Monapo

The needs in Monapo

Child Protection

There are many things preventing children from thriving in Monapo, such as missing legal identification, the death of a parent, living with an untreated disability, dropping out of school and early marriage. In some cases, parents aren’t able to support their children’s long-term development because they’re focused on providing immediate needs. This often forces them to have to work long hours, ultimately becoming less present for their kids.

In other cases, parents aren’t taught how to legally register their child when they’re born, so many kids live without rights as they grow up. Some children lose their parents to HIV and AIDS, leaving them to fend for themselves.


Health

In Monapo, maternal and newborn health is an ongoing concern. Many women aren’t monitored by doctors during their pregnancy because they don’t have access to health care and aren’t given the resources they need. As a result, children under five have a 60 per cent chance of early death. If they do survive, they have a greater chance of growing up stunted or malnourished. Women in Monapo are in need of care and expertise, so that they can carry their children to full term and know how best to feed them, especially in their first five years of life.

Economic Empowerment

The economy in Monapo has been suffering decline for years. Poor access to roads leading into villages makes it difficult for people to buy and sell goods. Farmers aren’t equipped with the knowledge or skills to grow crops resilient enough to handle wild fire or unreliable rainfalls and farming groups or networks have yet to be established. Other options for income-generating activities are needed to help empower Monapo’s economy.
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Monapo's Community News

Thanks to the generous support of Canadians, we’ve started work to improve the well-being of children and families in this community. These are a few of the areas we will focus on this year:


Located in northern Mozambique, the grassy, rural community of Monapo is home to 112,297 people. Described as one of the poorest countries in the world, most families in Mozambique farm to earn a living, but still often struggle to survive.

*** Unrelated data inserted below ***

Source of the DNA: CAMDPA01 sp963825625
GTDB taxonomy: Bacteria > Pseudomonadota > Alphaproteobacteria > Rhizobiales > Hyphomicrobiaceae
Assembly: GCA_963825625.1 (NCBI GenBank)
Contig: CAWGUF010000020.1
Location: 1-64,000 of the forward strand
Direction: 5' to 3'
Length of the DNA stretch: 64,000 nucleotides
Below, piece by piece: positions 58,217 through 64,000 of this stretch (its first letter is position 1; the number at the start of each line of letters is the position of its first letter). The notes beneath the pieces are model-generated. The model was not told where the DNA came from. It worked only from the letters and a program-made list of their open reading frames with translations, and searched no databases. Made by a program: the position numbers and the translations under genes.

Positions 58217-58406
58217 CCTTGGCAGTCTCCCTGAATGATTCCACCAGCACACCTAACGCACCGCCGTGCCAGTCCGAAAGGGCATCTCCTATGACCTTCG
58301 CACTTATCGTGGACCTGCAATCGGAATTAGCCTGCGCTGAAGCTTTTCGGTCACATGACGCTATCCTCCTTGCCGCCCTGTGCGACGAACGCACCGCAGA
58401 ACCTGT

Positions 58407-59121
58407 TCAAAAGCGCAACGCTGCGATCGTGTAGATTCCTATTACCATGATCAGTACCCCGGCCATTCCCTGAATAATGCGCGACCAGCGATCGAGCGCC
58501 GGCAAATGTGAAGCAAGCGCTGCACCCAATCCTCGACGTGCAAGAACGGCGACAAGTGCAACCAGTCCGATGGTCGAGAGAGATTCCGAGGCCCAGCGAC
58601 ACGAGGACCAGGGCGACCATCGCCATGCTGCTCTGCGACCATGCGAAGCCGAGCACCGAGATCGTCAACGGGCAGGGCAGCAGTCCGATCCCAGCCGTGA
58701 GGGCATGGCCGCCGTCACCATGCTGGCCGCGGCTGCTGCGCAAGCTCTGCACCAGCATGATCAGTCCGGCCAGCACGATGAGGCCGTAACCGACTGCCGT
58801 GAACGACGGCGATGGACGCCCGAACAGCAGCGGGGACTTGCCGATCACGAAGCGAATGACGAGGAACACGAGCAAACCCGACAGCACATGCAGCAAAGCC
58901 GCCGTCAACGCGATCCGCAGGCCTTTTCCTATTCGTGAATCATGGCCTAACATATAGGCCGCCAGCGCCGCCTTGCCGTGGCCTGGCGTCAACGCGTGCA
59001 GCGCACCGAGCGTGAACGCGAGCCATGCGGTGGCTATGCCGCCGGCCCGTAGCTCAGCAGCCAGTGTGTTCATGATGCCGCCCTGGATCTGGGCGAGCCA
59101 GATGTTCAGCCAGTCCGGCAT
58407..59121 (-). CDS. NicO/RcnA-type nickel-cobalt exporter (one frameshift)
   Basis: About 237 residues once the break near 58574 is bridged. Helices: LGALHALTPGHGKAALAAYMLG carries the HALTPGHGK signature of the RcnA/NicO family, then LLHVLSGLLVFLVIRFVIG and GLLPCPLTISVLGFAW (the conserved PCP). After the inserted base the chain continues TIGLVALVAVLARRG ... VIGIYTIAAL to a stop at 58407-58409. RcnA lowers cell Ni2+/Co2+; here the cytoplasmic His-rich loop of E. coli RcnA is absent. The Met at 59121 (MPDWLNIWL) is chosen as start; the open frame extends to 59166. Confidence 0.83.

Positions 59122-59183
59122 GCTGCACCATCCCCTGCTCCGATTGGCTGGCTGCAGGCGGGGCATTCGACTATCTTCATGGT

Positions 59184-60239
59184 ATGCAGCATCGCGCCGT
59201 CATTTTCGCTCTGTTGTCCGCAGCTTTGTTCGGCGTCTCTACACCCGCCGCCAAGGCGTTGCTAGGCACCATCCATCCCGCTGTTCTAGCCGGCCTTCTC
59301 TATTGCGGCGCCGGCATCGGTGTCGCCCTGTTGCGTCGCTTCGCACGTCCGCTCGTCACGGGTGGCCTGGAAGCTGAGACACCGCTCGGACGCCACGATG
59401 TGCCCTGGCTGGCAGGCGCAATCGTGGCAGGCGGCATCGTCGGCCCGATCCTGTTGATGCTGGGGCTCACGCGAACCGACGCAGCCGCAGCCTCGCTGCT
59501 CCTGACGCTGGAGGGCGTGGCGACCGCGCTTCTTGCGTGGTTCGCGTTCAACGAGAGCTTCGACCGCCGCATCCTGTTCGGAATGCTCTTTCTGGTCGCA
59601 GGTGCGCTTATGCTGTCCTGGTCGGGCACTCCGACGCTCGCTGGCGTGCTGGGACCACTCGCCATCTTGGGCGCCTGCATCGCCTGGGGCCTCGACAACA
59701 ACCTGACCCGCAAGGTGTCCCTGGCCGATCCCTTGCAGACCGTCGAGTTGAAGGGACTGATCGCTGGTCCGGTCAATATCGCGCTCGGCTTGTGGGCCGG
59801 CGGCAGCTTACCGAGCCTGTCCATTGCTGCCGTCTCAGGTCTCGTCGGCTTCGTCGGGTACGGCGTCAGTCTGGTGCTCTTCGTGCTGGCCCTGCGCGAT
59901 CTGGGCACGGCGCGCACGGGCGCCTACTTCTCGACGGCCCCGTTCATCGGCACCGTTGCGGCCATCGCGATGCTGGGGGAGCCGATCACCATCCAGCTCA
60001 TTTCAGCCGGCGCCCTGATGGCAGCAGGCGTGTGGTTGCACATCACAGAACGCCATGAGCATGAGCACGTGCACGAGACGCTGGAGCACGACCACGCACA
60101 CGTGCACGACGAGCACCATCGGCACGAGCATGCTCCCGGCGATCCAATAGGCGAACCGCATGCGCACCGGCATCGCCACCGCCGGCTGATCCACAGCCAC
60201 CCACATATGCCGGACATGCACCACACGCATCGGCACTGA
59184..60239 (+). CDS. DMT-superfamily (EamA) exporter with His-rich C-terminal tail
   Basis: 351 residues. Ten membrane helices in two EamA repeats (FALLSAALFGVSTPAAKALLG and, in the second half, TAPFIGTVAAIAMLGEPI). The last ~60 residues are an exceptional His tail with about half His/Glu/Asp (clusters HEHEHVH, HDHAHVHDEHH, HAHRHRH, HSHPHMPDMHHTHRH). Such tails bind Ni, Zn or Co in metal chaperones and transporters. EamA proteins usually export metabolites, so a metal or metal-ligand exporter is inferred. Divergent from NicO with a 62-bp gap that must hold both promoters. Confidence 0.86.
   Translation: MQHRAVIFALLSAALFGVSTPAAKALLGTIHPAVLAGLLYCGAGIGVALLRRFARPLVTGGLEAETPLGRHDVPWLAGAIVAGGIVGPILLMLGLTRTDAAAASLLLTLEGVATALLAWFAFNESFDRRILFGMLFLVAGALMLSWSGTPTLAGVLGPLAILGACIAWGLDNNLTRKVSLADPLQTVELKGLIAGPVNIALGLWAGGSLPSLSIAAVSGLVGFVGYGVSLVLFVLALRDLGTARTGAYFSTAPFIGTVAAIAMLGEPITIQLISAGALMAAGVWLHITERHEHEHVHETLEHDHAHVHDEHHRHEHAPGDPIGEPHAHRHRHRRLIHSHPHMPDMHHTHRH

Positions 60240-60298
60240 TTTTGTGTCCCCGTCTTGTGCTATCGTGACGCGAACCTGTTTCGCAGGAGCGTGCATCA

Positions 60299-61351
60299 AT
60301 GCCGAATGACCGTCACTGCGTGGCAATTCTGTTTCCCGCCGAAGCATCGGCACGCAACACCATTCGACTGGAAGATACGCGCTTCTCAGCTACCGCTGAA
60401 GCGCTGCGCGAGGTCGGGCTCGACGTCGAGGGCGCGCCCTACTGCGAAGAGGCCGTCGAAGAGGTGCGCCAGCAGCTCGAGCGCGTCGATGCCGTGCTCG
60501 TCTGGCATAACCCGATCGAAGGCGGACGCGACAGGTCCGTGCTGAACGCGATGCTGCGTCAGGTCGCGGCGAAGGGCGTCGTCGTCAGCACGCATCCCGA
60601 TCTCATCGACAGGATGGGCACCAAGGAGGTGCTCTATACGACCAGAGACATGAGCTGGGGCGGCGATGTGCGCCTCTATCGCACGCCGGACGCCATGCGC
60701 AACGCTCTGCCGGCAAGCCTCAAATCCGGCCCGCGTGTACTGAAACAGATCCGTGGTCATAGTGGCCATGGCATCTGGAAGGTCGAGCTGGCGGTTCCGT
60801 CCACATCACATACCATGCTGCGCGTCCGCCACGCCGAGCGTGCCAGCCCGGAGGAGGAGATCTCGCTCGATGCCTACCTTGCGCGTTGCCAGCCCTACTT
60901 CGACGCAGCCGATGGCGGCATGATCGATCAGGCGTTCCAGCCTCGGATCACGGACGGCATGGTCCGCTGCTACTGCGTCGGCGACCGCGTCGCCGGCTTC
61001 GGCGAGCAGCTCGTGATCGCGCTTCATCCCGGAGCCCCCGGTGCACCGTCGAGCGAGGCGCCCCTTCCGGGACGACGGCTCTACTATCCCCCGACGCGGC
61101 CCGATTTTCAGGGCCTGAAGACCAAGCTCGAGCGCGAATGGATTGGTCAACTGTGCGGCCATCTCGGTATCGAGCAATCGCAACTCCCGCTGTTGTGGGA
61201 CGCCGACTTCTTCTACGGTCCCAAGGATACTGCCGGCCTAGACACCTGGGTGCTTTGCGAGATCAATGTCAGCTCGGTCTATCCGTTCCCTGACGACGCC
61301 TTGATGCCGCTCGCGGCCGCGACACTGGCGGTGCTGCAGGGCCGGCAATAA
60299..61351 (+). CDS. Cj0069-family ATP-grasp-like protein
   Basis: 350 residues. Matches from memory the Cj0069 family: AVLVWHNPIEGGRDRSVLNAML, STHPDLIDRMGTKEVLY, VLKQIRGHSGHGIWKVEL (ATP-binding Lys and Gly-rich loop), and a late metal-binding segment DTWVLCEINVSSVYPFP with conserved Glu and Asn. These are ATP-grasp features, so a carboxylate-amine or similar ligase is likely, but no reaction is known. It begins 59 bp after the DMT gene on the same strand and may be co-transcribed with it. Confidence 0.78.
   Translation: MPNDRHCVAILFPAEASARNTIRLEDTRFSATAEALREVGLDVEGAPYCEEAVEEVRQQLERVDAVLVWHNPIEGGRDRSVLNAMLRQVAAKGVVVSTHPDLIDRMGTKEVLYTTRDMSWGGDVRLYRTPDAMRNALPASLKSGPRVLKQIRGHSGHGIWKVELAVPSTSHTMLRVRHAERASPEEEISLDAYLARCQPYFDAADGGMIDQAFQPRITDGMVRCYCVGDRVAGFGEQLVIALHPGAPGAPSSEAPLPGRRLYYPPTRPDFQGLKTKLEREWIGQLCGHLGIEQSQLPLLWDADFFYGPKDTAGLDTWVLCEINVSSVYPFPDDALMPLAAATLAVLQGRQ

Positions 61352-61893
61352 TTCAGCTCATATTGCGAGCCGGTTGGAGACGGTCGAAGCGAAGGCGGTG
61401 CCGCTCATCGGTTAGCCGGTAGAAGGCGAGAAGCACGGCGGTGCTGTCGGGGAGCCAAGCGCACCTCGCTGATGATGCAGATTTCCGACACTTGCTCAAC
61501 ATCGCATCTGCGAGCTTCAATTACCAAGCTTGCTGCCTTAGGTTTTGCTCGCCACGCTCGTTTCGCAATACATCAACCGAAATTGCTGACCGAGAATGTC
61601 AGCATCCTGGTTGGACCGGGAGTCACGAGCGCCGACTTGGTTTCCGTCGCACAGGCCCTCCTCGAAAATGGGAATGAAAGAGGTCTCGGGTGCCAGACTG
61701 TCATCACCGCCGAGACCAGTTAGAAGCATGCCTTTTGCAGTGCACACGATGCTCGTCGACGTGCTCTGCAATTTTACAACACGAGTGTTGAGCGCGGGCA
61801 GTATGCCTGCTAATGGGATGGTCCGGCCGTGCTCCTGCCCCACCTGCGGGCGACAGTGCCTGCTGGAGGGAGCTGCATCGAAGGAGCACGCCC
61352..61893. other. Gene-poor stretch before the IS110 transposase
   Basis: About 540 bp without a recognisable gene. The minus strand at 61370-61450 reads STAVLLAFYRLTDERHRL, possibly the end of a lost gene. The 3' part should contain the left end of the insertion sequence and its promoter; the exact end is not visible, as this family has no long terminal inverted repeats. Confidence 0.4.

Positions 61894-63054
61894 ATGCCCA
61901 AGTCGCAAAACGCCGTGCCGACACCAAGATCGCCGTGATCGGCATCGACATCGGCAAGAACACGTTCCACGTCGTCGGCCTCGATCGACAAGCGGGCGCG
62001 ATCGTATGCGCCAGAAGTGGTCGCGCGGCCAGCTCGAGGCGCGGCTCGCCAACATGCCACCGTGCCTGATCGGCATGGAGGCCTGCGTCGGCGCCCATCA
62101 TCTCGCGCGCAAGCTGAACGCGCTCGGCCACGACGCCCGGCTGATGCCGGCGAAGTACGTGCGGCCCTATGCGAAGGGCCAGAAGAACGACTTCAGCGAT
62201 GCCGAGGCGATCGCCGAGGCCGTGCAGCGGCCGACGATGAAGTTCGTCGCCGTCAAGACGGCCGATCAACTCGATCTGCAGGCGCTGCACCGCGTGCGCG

Since their homes are scattered throughout the community, buying and selling goods can become a challenge. Migrating from one community to another to seek better farming opportunities is a common pattern among families because of poor crop production.
 
Of all the people in Monapo, children and mothers are especially vulnerable, fighting high infant mortality rates, greater chances of malnourishment and limited access to health care and services. As children grow, they are often at risk of dropping out of school early to marry, which is still a widely-accepted cultural practice throughout the country. About 15 per cent of the adult population in Monapo is affected by HIV or AIDS.
Child protection
To better advocate for and protect vulnerable children, World Vision will aim to:
  • Establish child parliaments that contribute to the awareness of children’s rights
  • Advocate against child marriages by bringing awareness to parents and families
  • Advocate for laws that are protect children from abuse and neglect
  • Improve the quality of education in classrooms so that children can learn to read, write and apply basic math skills
 
Health
To assist women and young children with their health and well-being, World Vision will strive to:
  • Implement new health units to better support pre- and post-natal care where possible
  • Improve access to health care facilities for pregnant mothers and small children
  • Create treatment and support programs in existing health care facilities to provide counselling for breastfeeding mothers and boost child nutrition
 
Economic Empowerment
To better support farmers, their nutrition, financial goals and livelihood, World Vision will work to:
  • Empower community members through working groups to establish sustainable income-generating activities
  • Cultivate networks of savings groups to promote healthy household income
  • Engage farming groups to support in planning for crop and harvest, conserving their resources, managing their businesses and building their connection with food markets

 

Explore Monapo

current conditions

To protect the privacy of children, this map shows only the general area of the community, not the exact location.

Life cycle of a sponsorship community

Monapo has completed Phase 1 

PHASE 1: Building the foundation

With local leaders, we assess the community's needs and resources, plan projects to provide long term solutions. Sponsorship and development opportunities begin.